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Reply #19: Not at all, I was so completely disgusted with our entire industry I needed to get out for my sanity [View All]

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Greyhound Donating Member (1000+ posts) Send PM | Profile | Ignore Sun Oct-12-08 10:57 PM
Response to Reply #17
19. Not at all, I was so completely disgusted with our entire industry I needed to get out for my sanity
Just as you describe your experience, I saw the best of the best unceremoniously dumped (usually after being forced to train their replacements) while the worthless hacks seemed to be able to hang on. Between the ITAA fabricated statistics and our colleagues short-sighted false superiority (why would I need a union, my company loves me and I make good money? I'm not some laborer.), I saw the writing on the wall, cashed out and started the business that I wished had existed when I was traveling 95%-100% of the time.

It was a non-kennel dog boarding and day-care facility. I did a bunch of research and found that there was a great unmet demand for this kind of facility, so I broke my first rule of business, don't put money you can't afford to lose into any venture without a guaranteed return. The location was nearly perfect and I was in a very affluent area north of Scottsdale so I estimated that I would be well insulated from the turning economy.

Everything was going even better than I had projected and I had the opportunity to buy the ranchette (big house and a couple of acres) I was leasing. Now, I knew that real estate was way overvalued but the business was bringing in more than enough to justify the expense and moving a business is very risky under the best circumstances, so I decided that it would be fine to just buy them out.

I agreed to the deal on the contingency that they would complete the repairs/upgrades that they had already committed to, fixing the irrigation, replace the septic system, 2 new 3 ton AC units, either removing a foundation or completing the garage that it was supposed to be, removing 4 very large (40 - 60ft.), dead, trees, new flooring and kitchen, etc. They agreed and we did the deal for $600,000.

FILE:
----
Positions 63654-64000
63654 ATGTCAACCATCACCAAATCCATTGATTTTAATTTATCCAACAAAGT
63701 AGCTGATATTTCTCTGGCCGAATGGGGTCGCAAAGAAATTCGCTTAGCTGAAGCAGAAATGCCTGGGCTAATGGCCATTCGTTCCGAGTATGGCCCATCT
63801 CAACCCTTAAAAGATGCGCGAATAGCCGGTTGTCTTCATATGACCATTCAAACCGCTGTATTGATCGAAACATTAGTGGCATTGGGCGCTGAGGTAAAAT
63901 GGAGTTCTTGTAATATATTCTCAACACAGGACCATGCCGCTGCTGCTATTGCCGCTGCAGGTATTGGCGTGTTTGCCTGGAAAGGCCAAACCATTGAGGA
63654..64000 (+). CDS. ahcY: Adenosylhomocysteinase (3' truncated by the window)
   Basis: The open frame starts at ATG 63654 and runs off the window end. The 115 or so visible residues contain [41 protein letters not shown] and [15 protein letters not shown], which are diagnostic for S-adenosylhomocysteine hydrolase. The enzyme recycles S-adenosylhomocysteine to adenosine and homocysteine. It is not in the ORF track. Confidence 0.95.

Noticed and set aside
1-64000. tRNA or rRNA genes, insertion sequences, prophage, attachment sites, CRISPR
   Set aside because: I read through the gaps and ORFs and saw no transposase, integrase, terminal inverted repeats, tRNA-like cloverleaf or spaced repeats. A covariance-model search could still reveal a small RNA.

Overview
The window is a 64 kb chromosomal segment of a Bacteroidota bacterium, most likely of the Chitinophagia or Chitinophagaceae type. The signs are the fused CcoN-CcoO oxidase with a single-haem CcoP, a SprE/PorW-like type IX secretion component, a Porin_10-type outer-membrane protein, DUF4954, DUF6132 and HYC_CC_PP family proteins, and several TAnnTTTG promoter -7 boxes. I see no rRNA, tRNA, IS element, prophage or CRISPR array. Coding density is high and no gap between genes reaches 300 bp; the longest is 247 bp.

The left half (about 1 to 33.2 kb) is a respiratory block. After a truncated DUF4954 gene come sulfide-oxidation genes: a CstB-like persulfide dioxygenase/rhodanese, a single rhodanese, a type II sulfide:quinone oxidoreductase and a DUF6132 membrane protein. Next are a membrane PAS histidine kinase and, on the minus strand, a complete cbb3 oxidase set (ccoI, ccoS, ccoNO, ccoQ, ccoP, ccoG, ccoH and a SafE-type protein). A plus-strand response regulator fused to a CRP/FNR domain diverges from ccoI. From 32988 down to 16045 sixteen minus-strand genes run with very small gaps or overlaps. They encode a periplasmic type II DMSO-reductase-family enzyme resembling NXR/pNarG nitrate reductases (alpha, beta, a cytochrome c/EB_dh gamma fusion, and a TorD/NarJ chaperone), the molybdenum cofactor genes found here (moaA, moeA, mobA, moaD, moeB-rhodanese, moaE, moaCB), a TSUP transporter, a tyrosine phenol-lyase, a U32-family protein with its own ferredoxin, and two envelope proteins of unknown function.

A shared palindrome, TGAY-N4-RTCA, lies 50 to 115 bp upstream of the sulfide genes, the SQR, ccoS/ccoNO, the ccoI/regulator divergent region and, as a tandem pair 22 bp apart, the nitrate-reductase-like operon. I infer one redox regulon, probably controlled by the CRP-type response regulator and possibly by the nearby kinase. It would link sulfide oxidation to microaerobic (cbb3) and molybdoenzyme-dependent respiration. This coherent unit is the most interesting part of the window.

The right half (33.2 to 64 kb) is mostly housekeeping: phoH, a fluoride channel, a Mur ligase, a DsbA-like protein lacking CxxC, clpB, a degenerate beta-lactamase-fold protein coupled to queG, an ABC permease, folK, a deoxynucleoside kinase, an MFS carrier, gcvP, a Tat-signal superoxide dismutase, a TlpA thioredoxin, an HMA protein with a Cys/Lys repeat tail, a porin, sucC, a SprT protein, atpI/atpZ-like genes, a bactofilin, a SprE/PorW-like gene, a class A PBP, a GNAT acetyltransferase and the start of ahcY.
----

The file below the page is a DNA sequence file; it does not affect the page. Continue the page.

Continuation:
This was about a year before the bottom fell out of the real estate market in AZ, so I was buying at the top of the market, but as I said before, the business was doing well enough, and still growing, that it was not that important since I had no intention of selling for decades if ever.

What I didn't count on was Arizona's utter lack of law enforcement and completely one-sided government. It may be turning blueish on the electoral maps, but it is still full to the brim with Raygunites and other money-over-people assholes. I thought that, since it was written right into the contract, there couldn't be any problem with the sale. To sum it up, the sellers took the money and refused to fulfill their part of the bargain.

I went to everyone from the real estate board (the sellers were mortgage brokers), to the AG, and while everyone agreed that it was illegal and that they owed me the work or the money, they "declined to prosecute" leaving me with the option of a civil suit. Several attorneys and a few thousand more dollars later it was made clear that Arizona's real estate laws are mostly non-existent, contradictory, or unenforceable, and I was looking at $50,000 - $100,000 in expenses, 3 - 4 years in court, and a 50 - 50 chance at best. Bottom line is that the neither I nor the business could sustain the loss and survive.

Three years later, I've gone from a net worth of almost $800,000 to bankruptcy (we filed on the last day under the old law, any later and I would be even more screwed), my credit is ruined, the house was foreclosed, and I'm starting from nothing in my 40s with a, now worthless, degree in CS. My only small consolation is that mine was one of the foreclosures that brought New Century down.



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